A GM has the power to sneakily interject things that they believe into the experiences of others. It’s their responsibility and duty to not wield that belief like a weapon, but to hand it off like a good book. That way the individual can come to their own conclusion about the stance based on the information within to better themselves and, hopefully, the world around them.

This all seemingly has nothing to do with gaming. However, when we consider the impact of the questions that can rise out of the resolutions within a fictional calamity, we see that there’s more than what’s on the surface. Taking all of what I just proposed and putting it under the most powerful microscope you can find is, by far, the most important part making your allegorical campaign succeed. Is this all? Of course not, I’d be a complete fool to think so. Human beings learn best when presented with information paired with the ability to dismantle it into small parts, helping us make a better judgement of the whole. Virtuous behavior is equally as important, as having more than your own experience it build off makes for a strong foundation. Just remember not to take everything everyone says as truth without question.

* Here’s the disclaimer: I have no formal education in philosophy, social science, political science, or psychology. Or anything, really, besides automotive technology and whatever I retained from my horrendous journey through the American public school system. Everything you have just read is a product of my own deductive reasoning and personal experience, and very well may be wrong. *

I’d like everyone who reads this post to comment with an honest question about this piece. Not because I want to prove you wrong, not because I have some insatiable thirst for argument, but because I want to be better both as a game master and an individual. Hopefully, you’re with me and you do too. I expect to be met with a founded, fact and experience based challenge. The only way to become better is to make mistakes! Learning how to talk about views you disagree with, without letting your emotion override reason, is the most important skill that is the most uncommon. Hone it like the blade you’re going to go kill that troll that represents ignorance with.

Thank you so much for reading and Stay Metal \m/

Equally Surprised

Image source: Bugbear Surprise by Akeiron (Deviant Art)


The GM of any game is often painted like this evil mastermind that has control over a character’s entire life. Whether they’re cruel, merciful, destructive, or kooky, GMs have this sort of divine air about them in regards to the gaming community. It’s true, not everybody can take on the job. It demands your attention, your precious time, your creativity. As laborious as it can be, it’s awesome; let’s just get that right out of the way.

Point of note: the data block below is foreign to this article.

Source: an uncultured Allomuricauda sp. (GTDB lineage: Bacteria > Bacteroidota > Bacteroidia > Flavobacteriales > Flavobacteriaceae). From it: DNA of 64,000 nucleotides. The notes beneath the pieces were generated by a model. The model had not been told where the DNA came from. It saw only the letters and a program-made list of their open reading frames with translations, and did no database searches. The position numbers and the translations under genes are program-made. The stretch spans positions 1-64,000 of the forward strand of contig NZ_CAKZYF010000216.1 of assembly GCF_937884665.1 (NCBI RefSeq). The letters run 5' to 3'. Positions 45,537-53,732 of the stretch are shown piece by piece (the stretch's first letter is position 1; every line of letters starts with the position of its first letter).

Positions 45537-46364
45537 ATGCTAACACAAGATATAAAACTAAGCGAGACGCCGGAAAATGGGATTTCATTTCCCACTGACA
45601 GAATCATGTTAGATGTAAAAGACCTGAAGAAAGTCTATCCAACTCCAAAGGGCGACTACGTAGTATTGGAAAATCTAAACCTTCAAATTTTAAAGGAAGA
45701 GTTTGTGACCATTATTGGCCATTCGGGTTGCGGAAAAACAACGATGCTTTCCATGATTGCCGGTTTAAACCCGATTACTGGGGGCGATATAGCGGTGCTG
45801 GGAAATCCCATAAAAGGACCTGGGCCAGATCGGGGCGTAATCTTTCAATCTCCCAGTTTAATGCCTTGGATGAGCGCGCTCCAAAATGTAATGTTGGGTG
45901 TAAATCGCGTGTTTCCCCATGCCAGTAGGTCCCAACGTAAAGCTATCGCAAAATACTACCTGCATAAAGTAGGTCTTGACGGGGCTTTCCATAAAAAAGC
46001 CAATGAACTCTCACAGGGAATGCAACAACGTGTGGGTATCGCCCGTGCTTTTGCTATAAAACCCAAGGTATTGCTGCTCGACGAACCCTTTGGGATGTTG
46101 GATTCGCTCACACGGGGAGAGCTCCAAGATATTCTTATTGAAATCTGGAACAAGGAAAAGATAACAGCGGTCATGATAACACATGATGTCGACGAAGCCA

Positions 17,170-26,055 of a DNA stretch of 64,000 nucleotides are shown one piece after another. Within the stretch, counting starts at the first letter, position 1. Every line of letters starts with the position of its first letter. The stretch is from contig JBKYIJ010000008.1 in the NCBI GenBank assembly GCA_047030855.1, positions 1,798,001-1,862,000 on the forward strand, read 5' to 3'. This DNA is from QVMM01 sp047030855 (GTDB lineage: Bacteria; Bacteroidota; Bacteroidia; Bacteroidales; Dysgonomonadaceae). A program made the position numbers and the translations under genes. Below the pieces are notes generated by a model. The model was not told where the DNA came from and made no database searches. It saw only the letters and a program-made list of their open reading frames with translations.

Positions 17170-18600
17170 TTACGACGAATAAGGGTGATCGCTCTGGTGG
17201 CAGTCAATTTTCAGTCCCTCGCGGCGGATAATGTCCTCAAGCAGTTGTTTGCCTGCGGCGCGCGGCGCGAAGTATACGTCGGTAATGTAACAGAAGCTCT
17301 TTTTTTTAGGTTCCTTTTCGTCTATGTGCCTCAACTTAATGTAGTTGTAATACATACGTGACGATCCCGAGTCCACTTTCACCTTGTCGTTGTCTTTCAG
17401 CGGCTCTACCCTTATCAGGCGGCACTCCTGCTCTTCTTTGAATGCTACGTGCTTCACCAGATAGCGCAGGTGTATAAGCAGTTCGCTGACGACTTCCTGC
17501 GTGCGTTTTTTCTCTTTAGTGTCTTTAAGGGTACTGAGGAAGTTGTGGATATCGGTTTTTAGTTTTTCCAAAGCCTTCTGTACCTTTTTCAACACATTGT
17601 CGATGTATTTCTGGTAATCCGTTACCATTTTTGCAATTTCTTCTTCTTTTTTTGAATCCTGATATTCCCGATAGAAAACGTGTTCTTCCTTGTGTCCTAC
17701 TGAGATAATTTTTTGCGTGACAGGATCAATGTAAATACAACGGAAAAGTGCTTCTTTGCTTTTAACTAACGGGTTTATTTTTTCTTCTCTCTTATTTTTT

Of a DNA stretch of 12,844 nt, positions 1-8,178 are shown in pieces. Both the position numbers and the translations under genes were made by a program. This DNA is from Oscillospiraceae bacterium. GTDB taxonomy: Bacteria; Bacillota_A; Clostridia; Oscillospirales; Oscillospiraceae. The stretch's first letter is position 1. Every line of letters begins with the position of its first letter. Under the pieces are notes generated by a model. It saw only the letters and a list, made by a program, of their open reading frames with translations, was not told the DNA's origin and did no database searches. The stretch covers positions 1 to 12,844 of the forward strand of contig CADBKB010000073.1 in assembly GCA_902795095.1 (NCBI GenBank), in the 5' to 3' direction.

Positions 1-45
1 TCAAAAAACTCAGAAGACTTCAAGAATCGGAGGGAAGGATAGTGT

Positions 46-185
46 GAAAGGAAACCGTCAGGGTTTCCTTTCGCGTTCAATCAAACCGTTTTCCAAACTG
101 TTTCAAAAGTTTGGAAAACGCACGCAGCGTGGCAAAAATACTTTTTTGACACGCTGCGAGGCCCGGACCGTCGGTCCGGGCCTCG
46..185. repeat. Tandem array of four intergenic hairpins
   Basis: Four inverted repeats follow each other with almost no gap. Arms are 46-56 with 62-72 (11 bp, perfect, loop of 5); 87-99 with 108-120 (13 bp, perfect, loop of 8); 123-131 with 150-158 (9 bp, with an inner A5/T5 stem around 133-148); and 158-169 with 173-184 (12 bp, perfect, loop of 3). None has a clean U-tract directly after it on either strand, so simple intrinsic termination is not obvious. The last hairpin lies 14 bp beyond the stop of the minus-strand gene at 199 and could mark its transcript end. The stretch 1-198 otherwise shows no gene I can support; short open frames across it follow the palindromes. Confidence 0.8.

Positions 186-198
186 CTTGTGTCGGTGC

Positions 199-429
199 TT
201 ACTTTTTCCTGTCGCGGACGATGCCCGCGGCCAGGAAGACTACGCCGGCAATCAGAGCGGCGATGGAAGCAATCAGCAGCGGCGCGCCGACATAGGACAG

However, one thing that I feel players often forget is that the GM is usually just as surprised about what happens on the player end of the game as you are about theirs. I always talk about my main campaign, how it’s been my pride and joy for the past four years and the like. Pulling a lot of inspiration from it for my writing, because this is my big game theory experiment essentially, I’m sure you guys can get sick of reading that sentence. But seriously, it’s taught me so much, and inspired me to write yet another article.

Surprise is a bit of a tricky thing when you’re GMing. Usually, it pops up when you don’t want it to. The players can circumvent a cool encounter you had planned, think of a creative yet mildly annoying way to fix a problem that you propose, or bring an idea to the table that is so damn good that you want to alter your story to fit it. It’s just as likely that these are the good kind of surprise as they are the bad kind. The emotion is a bit of a double edged sword for GMs. We like when it happens because it’s a good feeling (well, for some of us) but it always creates more work, no matter how cool the surprise is. So how do we deal with the unexpected? Just like everything, there’s a couple things to do.

Personally, improvisation is my comfortable space when it comes to GMing. Even if what I make up on the spot changes a detail about the story, it’s better for the player input to reign supreme over my own thoughts. Improvisation can be tricky when you’re a person who works better within the guidelines of a module, but it is a part of being a GM. Nurture that skill, and it will serve you well. Sometimes it’ll shake things up so much that it completely changes whatever your group is doing. It can be really fun to let that happen and see where the chips fall, I do recommend it every once in a while. If you had settled on the fact that the High Druid and Elf Queen are actually two parts of the same entity, but your one of your players hints at the truth of their sibling relation, go with the player input. It’ll shake things up, but you can always adjust accordingly. Unless, of course, the entirety of the story hinges on your interpretation of the relationship. Then it’s even better to let the player think that they’re seeing the relationship for what it is and be surprised later down the road! Making that split decision can sometimes be an improvisational choice, it can be a really fun defining moment.

When improv is the imperfect answer, when the action performed is too big a shake-up to take it in full, it’s okay to say you need five minutes. Giving the group a period of time to step out, grab a coffee or a smoke, go for a walk etc. is a useful tool to have in the box. It’s almost like a reset button, and can quickly suck uninterested players back into the game. Players can be like sharks, perking up at the slightest whiff of blood. You having been caught off guard by another player can be exciting for those kind of people. Let it happen, cultivate that interest. Re-purposing those emotions to spur a useful interaction in-game is incredibly helpful. As much as it’s a reset button for them, it can be for you too. When everyone leaves the room and you gain a second of peace to think the situation through, there’s a chance you’ll emerge on the other side of the situation more collected. Having that clarity of mind is a GM’s deadliest weapon. We don’t like to admit it, but we have some physical tells that spoil some cool surprises for the players. I know I grin like a goof during cool moments because it’s so exciting. Hitting that reset button can help you pull yourself together and execute the situation like a boss.